Homebrew: Irish Red Ale

A few months ago we brewed an Irish Red Ale that was available as an extract kit from Austin Homebrew Supply.

Irish red ale homebrew.

Recipe Specifications
Batch Size: 5 gallons
IBU: 24.3
OG: 1.044
FG: 1.020
ABV: 3.1%

Grains used for this recipe were 12 pound of Crystal 40L, 14 pound of Crystal 120L, and 2 ounces De-bittered Black. After we heated two gallons of water to 155°F, we steeped the grains for 25 minutes. We placed the grain bag in a strainer over the pot after steeping to let water drip back into the pot. When it was finished, we discarded the grains, added another gallon of water to the pot, and brought the mixture to boiling.

Once boiling, we turned off the heat and added seven pounds of extra pale extract. We continuously stirred the malts to prevent boil over. After the malt was dissolved, we returned the mixture to a boil. Once a good rolling boil was established, we added 1 ounce of Whitbread Golding hops for bittering (boil for 60 minutes), 34 ounce of Select hops for flavor (boil for 15 minutes), and 14 ounce of Select hops for aroma (boil for 5 minutes).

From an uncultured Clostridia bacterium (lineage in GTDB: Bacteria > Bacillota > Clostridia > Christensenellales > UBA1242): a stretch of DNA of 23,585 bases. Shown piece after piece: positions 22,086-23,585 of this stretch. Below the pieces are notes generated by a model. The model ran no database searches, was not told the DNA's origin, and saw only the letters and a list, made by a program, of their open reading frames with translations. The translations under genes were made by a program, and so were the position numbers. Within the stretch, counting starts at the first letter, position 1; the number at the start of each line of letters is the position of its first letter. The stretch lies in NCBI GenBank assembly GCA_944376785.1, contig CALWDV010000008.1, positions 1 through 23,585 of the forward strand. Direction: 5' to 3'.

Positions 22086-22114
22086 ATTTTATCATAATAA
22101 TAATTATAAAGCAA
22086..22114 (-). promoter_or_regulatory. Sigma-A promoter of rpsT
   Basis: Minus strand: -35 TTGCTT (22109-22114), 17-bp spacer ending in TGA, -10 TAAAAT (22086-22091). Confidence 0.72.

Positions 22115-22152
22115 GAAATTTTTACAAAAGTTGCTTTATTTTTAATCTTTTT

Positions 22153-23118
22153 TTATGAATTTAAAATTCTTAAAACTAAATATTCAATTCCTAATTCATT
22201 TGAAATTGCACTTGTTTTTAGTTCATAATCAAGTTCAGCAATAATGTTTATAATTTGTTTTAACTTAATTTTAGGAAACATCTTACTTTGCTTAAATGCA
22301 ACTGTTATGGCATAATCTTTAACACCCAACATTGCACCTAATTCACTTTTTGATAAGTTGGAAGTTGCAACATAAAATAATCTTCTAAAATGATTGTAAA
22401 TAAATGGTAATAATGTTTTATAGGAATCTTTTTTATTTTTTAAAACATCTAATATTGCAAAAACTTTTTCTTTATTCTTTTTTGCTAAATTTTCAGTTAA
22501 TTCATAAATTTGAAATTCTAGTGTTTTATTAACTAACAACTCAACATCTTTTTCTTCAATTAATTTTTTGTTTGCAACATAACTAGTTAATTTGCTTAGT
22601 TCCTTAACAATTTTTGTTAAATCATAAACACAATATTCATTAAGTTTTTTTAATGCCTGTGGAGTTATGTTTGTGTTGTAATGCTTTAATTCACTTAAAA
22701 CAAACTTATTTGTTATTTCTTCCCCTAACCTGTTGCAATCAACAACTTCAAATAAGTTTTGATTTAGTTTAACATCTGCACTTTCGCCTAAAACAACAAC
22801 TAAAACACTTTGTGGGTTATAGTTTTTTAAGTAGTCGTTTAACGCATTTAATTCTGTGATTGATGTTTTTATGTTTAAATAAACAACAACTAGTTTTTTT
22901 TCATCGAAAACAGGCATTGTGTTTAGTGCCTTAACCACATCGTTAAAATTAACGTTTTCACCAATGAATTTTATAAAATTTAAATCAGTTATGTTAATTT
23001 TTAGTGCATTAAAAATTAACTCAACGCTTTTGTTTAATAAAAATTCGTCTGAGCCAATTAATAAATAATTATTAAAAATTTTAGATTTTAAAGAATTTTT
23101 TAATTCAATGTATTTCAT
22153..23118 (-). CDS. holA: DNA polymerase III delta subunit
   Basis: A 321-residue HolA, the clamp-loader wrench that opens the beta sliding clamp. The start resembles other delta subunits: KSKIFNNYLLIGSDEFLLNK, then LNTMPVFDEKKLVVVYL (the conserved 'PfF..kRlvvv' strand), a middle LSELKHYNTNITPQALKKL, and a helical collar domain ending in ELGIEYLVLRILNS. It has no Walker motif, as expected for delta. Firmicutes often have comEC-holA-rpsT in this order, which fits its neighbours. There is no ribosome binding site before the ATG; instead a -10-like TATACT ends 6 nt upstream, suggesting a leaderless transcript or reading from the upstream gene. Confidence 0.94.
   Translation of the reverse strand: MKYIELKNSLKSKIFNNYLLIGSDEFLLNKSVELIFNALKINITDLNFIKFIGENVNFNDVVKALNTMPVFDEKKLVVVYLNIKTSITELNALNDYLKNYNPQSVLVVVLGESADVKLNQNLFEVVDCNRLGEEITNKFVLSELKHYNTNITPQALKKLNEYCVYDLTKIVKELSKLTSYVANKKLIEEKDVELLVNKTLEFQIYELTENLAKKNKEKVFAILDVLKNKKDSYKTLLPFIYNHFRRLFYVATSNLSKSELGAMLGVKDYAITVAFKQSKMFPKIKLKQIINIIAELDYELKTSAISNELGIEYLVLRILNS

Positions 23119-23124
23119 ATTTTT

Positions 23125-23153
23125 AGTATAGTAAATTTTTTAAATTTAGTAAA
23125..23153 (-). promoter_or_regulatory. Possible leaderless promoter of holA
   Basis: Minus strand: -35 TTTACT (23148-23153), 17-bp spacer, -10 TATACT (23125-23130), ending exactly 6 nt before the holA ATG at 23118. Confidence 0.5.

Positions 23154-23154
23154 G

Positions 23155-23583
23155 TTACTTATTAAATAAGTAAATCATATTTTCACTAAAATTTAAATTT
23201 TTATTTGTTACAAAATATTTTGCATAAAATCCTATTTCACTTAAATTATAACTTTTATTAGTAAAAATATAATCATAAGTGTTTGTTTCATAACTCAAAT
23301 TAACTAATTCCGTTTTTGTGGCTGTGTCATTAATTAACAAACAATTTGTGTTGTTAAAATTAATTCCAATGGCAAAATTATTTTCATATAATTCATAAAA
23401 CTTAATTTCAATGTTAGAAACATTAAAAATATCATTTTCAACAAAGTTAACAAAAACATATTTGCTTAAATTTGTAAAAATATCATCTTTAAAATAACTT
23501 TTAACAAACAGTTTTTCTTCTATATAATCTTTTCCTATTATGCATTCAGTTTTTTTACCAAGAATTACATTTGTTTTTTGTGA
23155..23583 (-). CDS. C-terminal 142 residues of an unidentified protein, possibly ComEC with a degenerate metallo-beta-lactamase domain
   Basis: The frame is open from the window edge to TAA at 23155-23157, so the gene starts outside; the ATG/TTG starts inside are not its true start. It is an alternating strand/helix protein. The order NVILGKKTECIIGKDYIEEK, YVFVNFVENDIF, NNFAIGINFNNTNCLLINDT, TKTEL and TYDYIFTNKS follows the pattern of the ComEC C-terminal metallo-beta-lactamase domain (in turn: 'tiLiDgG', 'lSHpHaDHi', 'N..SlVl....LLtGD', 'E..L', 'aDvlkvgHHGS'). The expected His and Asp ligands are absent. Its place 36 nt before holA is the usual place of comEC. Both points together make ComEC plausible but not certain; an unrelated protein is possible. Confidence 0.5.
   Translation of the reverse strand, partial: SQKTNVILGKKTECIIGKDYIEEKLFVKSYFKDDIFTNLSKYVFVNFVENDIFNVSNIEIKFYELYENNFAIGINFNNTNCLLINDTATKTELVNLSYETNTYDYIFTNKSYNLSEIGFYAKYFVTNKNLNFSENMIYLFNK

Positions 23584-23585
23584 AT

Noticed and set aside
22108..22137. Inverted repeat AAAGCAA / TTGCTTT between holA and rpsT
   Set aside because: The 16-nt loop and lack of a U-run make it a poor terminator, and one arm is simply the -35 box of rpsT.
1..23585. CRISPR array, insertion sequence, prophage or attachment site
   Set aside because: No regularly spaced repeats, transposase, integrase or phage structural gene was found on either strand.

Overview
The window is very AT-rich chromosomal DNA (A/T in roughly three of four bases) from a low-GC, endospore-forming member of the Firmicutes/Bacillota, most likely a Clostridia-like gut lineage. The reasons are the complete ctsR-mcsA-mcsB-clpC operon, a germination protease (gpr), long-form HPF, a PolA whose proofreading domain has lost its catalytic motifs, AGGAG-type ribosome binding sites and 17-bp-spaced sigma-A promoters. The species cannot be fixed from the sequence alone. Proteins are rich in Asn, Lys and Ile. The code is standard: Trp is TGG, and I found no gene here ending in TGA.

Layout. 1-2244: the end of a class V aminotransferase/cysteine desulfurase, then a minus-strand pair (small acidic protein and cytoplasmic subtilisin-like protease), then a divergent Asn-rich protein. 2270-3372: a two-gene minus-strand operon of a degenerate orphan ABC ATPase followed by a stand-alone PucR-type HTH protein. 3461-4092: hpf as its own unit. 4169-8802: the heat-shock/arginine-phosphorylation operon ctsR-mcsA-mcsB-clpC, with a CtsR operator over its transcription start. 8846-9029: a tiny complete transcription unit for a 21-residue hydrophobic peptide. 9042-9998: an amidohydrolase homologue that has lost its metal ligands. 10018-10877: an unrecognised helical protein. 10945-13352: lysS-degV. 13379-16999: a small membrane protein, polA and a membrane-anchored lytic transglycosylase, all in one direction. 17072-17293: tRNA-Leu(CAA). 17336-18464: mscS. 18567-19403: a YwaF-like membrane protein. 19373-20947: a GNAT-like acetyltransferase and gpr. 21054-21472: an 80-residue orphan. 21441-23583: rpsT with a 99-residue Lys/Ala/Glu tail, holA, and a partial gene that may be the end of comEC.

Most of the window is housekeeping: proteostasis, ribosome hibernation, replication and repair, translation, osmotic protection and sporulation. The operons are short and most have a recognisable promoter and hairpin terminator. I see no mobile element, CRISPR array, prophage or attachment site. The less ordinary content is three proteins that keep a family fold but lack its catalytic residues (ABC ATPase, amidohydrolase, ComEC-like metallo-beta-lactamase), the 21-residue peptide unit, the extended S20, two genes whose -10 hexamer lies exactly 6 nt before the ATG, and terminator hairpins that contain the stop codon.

Irish red ale homebrew.

When the boil time finished, we removed the pot from the heat and placed it in an ice bath to cool down to 80°F. This took about 30 minutes. The cooled wort was poured into a 6 gallon carboy and cool water was added to bring the volume to 5 gallons. We poured the wort through a strainer to help prevent sludge from entering the carboy. We stirred the wort to mix well with the added water, and then checked the specific gravity.

We pitched a dry yeast (Windsor Ale) directly into the carboy and stirred the wort so it was well mixed. Our brew was stored in a temperature controlled (72°F) chest freezer.

We used primary and secondary fermentation for this brew. We left the beer in the primary fermentor for six days, and then racked to a secondary. The beer was in the secondary for 19 days before bottling. We bottled 53 12-ounce bottles of beer. This beer seemed to peak after three months in the bottles.


One Comment

Leave a Reply

Your email address will not be published. Required fields are marked *

This site uses Akismet to reduce spam. Learn how your comment data is processed.